Webcomic Reviewers

Here's my take on some of the Internet's most prominent webcomic review blogs. The following are listed in alphabetical order.

Blog: Tangents Reviews
URL: www.tangents.us
Reviewer: Robert A. Howard
Section/s: 7/12
Average Word Count: 413

I found this blog to be somewhat misleading, as while it has the word "reviews" in its title, and clearly promotes having webcomic reviews, none of its posts gave me the impression of resembling anything close to an actual review. Instead, what Howard does is provide brief commentary about a specific aspect of a webcomic he feels like writing about, effectively "going off on a tangent." These commentaries are fresh and interesting, and Howard has a comfortable and confident writing style that I find appealing, but I'd prefer it if the blog was presented in a more honest and straightforward way. This narrow approach does have some merits, though, in that it provides an in-depth analysis of a particular part of the comic that a review, approaching the comic in a more general manner, would probably only touch on briefly. However, because the subjects are so acute, the commentaries seem targeted at fans of the comics being discussed, rather than to a general webcomic-reading audience. Because of its esoteric nature, Tangents Reviews isn't as enjoyable to read or informative as other review sites, even though its writing's of a relatively high quality.

Blog: The Webcomic Overlook
URL: www.webcomicoverlook.com
Reviewer: "El Santo"
Section/s: 5/12-7/12
Average Word Count: 629 (short)/1338 (long)

This is the No. 1 webcomic reviewer by far. Witty writing, a knack for comics, and a solid variety of scoring make this a particularly fun and engaging blog to read, and the "Ridiculously Long Webcomic Reviews" are significantly more elaborate and insightful than what other blogs offer. The blog also features "Small, Bite-Sized Reviews," which are often longer than the other sites' normal reviews. And while other review blogs tend to give every webcomic an "A" rating or equivalent, The Webcomic Overlook's average rating for this period is 3.3 stars out of five, which includes a couple one-star reviews. I'd like it if the reviews had a greater focus on the webcomics' artwork, as that aspect gets brushed aside to an extent in favor of the excellent writing analysis, but The Webcomic Overlook definitely sets the standard that other review blogs should look up to.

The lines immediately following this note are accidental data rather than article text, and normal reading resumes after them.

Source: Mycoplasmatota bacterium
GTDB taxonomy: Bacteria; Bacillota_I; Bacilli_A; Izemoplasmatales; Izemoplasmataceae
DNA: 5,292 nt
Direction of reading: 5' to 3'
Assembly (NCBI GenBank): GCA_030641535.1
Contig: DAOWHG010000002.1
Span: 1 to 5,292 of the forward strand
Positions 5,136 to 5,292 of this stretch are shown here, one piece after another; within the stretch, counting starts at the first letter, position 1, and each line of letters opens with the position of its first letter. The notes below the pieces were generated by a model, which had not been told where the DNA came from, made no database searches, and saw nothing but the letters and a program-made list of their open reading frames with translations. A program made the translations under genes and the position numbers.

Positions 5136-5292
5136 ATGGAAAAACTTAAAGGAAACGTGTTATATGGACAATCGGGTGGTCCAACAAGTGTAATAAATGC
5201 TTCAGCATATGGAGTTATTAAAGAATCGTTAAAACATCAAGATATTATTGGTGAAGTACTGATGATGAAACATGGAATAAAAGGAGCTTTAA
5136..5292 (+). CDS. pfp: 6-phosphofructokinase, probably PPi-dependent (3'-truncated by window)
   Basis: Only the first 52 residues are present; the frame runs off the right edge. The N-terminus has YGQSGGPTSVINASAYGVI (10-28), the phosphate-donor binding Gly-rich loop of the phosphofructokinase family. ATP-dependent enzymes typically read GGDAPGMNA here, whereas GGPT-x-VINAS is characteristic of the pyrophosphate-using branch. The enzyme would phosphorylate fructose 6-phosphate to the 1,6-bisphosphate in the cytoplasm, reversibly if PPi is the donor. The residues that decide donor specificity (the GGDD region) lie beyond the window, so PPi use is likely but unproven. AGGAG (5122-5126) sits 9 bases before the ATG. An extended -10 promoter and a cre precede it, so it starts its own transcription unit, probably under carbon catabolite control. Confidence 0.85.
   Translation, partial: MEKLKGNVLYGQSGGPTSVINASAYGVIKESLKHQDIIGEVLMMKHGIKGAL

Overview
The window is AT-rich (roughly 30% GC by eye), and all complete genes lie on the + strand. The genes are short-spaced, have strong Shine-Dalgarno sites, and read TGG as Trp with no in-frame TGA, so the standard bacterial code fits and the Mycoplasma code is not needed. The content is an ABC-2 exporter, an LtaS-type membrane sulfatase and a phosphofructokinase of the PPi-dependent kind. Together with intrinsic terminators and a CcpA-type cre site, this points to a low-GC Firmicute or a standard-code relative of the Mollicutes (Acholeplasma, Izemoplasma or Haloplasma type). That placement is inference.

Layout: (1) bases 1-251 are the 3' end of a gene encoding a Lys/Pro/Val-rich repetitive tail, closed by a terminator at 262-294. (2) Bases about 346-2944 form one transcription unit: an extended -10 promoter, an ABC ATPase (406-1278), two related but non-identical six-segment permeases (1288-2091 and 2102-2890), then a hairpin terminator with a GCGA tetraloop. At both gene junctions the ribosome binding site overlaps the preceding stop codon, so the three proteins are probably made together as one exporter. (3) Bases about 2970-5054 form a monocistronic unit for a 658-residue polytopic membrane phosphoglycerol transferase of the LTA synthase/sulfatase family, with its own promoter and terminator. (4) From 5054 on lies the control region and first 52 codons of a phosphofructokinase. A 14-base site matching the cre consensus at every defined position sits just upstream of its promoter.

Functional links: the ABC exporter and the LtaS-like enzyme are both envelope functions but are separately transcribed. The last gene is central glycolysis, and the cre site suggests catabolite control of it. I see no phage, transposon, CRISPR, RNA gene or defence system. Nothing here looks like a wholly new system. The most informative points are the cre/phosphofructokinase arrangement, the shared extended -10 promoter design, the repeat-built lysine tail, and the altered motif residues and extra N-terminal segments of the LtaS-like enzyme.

Note that the 1338-word average for the "Ridiculously Long Webcomic Reviews" excludes the massive, 3373-word review of The Least I Could Do that El Santo wrote to celebrate his 200th long review.

Blog: WebcomicZ
URL: www.webcomicz.com
Reviewer: Caitlin Hart
Section/s: 2012
Average Word Count: 648

Hart's reviews are reasonably detailed, but, unfortunately, almost all of this detail's put into summarizing the webcomic's concept and plot, which results in a series of tedious and uninspired posts. One notable example of this disconnect between summary and analysis is Hart's review of The Super Fogeys, in which she begins the last paragraph with "We’ll start the critique with [...]" -- that line comes after she's already written 70 percent of the review. Hart's anemic criticism seriously undermines the worth of her blog. She's able to clearly demonstrate that she read the webcomic she's reviewing, but who cares about that if the reader doesn't get anything out of it? I think a reviewer should try to approach a webcomic from the perspective of an expert, and that means presenting a keen and insightful understanding of the comic's strengths and weaknesses. And while not every reviewer will consider themselves to be an expert in writing or illustration, I think everyone's capable of demonstrating an intimate familiarity with the webcomic they're reviewing. So, while they might not be an expert of comics in general, they can be an expert of the particular webcomic they're reviewing, and provide the perspective of someone who's carefully read and considered that webcomic. In Hart's case, merely giving a plot summary isn't expert-level commentary; rather, it's something that even the most casual reader would observe. She also gives the webcomics she reviews an average rating of "A-," which suggests to me she's reluctant to discuss webcomics' more negative aspects.